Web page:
Jun'ichirō Tanizaki (July 24, 1886–July 30, 1965) was a master at burrowing right down into the heart of human relationships while describing them with precision and clarity. English translations by Anthony H. Chambers of his short story "The Reed Cutter" (蘆刈, or "Ashikari" in Japanese) and Captain Shigemoto's Mother (少将滋幹の母, or Shōshō Shigemoto no haha), published in 1932 and 1949, respectively, appear in this book which came out in 1993. The narrators for both quote from a number of old poems and other stories. Among the main themes is the transience of life, including our endeavors made out of love and for family, and the consequences of our actions over generations.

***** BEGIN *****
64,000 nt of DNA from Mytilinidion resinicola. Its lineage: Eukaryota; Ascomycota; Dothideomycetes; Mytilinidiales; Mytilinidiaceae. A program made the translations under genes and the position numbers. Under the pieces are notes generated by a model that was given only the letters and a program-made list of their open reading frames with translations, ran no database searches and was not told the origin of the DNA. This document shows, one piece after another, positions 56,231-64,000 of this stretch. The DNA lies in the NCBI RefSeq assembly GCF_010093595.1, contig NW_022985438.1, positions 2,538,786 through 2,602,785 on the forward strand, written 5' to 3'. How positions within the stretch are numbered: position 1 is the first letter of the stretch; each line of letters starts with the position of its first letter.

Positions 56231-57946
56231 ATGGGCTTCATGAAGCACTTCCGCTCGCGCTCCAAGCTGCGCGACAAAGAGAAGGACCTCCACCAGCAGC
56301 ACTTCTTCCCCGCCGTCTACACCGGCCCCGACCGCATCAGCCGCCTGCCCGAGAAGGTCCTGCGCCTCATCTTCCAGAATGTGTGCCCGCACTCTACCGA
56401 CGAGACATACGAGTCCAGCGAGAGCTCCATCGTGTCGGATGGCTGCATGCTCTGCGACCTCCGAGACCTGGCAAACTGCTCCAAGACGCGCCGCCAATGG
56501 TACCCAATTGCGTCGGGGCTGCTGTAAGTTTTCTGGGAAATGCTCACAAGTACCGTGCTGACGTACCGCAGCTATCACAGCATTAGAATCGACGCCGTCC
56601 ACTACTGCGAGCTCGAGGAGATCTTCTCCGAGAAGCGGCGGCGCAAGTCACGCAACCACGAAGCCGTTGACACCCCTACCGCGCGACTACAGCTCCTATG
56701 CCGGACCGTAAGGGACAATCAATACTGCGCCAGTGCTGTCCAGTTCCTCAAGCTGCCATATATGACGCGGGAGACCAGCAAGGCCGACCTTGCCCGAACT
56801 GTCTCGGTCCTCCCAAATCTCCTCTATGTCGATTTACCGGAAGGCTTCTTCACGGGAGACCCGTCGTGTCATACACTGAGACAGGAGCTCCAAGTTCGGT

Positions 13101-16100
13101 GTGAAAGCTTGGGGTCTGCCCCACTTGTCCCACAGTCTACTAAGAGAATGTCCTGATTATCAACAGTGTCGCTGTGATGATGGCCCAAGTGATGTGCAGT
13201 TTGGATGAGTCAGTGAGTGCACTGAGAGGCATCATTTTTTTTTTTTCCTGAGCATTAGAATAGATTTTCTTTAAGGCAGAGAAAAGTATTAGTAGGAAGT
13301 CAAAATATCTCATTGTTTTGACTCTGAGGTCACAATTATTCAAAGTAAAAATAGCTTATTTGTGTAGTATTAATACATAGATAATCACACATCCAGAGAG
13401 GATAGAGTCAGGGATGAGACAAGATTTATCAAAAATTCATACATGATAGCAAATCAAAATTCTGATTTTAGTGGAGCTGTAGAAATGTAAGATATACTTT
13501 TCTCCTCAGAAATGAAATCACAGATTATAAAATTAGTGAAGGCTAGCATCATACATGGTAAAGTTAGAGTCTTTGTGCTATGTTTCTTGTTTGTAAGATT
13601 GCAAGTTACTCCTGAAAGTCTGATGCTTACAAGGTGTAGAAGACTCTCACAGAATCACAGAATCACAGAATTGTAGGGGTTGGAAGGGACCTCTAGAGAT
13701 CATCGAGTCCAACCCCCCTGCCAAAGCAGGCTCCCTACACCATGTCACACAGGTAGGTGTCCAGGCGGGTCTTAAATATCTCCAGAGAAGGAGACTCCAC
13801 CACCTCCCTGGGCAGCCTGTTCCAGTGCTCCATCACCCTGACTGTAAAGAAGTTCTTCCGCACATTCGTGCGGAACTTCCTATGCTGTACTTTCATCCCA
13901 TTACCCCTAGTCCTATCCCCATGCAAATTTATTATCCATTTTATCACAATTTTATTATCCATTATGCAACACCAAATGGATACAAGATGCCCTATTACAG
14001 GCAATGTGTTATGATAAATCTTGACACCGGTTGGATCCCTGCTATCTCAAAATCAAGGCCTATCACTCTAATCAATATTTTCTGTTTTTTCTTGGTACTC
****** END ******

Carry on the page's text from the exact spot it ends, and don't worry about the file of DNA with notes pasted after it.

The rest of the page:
I enjoyed reading both, perhaps "The Reed Cutter" more. In Captain Shigemoto's Mother, the narrator digressed too often, which was intentional but made the narration hard to follow at times. What's best about the stories is the imagery, particularly the descriptions of nature and autumn in the first half of "The Reed Cutter" and those of death and rot towards the end of Captain Shigemoto's Mother. Remarkable writing from one of Japan's most revered literary figures.